Do the work of a nutrition therapist and science go together? Yes, in Kardiovize team!

Mgr. Iuliia Pavlovska is a member of the research team of Cardiovize Brno 2030 of The International Clinical Research Center of St. Anne’s University Hospital Brno (FNUSA-ICRC) and a doctoral student at Masaryk University in Brno. We talked about her research, but also her studies and trip to Brno, in a short interview.
In his research, Mgr. Pavlovska focuses on individual components of the metabolic syndrome and their influence on cardiovascular health. We wrote about her last article here:

You speak perfect Czech, have you been here a long time?
Not at all, but Czech and Ukrainian are quite similar languages. I was born in Kiev and came to the Czech Republic to study at university. I wanted to provide nutritional counseling abroad, and at Masaryk University in Brno I found that it existed as a special program in which general medicine did not have to be studied. I then got into FNUSA-ICRC at a time when I was looking for a job that could be well combined with my PhD study. I also wanted something that could be continued even after graduation, and research proved to be ideal for me.

So it wasn’t a child’s dream come true?
No, it certainly wasn’t like that, although I was that studying type, but the interest in science came over time. I’m quite an introvert, I like to read and write, and as a nutritional therapist I was in contact with people all day, which made me quite exhausted. I think that research work is an ideal compromise for me – I spend part of the day with patients, but I also have part of the day only for work alone or just to study for a PhD.

Now research… what you are doing and what your goal is?
I am just starting with another article that will focus on comparing the relationship between different definitions of obesity and arterial wall stiffness. The initial impetus for this research came from the topic of my PhD thesis “Connection of metabolic syndrome and embrittlement of arterial walls”. When I searched for articles that exist on this topic, I divided the metabolic syndrome into five parts – high blood pressure, high blood sugar, low HDL (high-density lipoprotein, “nice” cholesterol), high triglycerides and abdominal obesity. There were the fewest articles about the last two, and moreover, there were quite contradictory data – sometimes positive associations, sometimes negative, and sometimes associations were missing, so I started to deal with these two. I would also like to focus on how to properly define obesity. The question is whether to still take it according to the high percentage of fat in the body, according to the high BMI (body mass index), or according to the value of the waist circumference or according to a new metric that includes metabolic complications. Even a visually slim person can suffer from some form of obesity and, conversely, some stocky people would not be obese according to the new metric. In short, the issue of “public health” – I try to find new context and make general recommendations based on that.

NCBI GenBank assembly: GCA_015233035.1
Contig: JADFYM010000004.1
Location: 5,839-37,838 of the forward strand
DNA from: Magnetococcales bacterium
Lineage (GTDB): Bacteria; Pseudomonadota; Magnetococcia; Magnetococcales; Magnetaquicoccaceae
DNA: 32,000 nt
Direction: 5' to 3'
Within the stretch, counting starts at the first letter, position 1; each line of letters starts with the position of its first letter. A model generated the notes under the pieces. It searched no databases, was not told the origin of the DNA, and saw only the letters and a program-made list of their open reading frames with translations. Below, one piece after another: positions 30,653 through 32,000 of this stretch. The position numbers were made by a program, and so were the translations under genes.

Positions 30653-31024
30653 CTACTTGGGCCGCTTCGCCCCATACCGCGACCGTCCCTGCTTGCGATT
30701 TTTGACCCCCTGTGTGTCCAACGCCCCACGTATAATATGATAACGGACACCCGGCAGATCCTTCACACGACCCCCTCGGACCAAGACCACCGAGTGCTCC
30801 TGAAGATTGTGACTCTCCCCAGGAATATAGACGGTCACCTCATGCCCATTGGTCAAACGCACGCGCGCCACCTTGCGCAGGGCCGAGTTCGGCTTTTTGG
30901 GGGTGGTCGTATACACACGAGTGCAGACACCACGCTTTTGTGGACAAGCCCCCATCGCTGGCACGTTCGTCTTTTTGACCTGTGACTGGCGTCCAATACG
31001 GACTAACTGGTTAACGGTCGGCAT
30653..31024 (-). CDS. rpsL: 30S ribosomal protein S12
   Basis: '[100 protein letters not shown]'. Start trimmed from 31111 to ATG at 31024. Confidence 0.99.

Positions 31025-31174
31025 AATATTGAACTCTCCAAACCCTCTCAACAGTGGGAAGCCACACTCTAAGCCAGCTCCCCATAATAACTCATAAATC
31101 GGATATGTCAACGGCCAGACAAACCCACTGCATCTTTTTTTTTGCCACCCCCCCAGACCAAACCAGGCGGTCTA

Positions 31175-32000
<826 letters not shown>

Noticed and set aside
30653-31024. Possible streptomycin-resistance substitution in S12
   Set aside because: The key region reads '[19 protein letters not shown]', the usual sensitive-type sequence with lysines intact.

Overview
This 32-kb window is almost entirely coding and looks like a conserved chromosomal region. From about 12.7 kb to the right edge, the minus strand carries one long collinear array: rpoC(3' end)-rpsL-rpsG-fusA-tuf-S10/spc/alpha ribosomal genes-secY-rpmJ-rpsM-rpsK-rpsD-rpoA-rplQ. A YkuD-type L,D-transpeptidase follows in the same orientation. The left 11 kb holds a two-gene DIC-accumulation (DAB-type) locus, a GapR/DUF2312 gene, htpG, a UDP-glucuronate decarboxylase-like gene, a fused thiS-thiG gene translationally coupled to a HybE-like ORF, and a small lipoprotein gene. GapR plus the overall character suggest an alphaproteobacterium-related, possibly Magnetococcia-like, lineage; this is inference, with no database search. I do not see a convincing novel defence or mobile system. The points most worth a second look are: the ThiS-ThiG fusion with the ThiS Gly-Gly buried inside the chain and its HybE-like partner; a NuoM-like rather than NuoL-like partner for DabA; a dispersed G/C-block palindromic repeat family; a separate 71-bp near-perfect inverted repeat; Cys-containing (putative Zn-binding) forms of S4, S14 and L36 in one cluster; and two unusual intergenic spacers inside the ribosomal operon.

The Czechs are the fourth fattest nation in Europe, what would you, as a nutrition therapist, recommend change?
In general, it is a matter of adjusting the overall quantity, composition and quality of the diet. In the classic diet, for example, there is still an excess of fat. Of course, it is unrealistic to change the eating habits of the Czech population, for example, towards Mediterranean cuisine. There are other and traditional ingredients, so we should focus more on diversity. So more vegetables, more fruit, add movement and it will only get better. And then it is also necessary to watch whether it is vegetable or animal fats, vegetable fats are more desirable, animal fats are saturated and have a bad effect on blood parameters, triglycerides and cholesterol. But even with those vegetable fats, it is necessary to be careful and limit palm or coconut oil. I recommend using olive oil in the cold kitchen, and if we can’t resist the taste of something fried, I prefer rapeseed oil to sunflower oil, because it is much more stable.

And speaking of Czech cuisine, what is your favorite food?
Now you’ve got me… Yes, it’s sirloin sauce with dumplings 🙂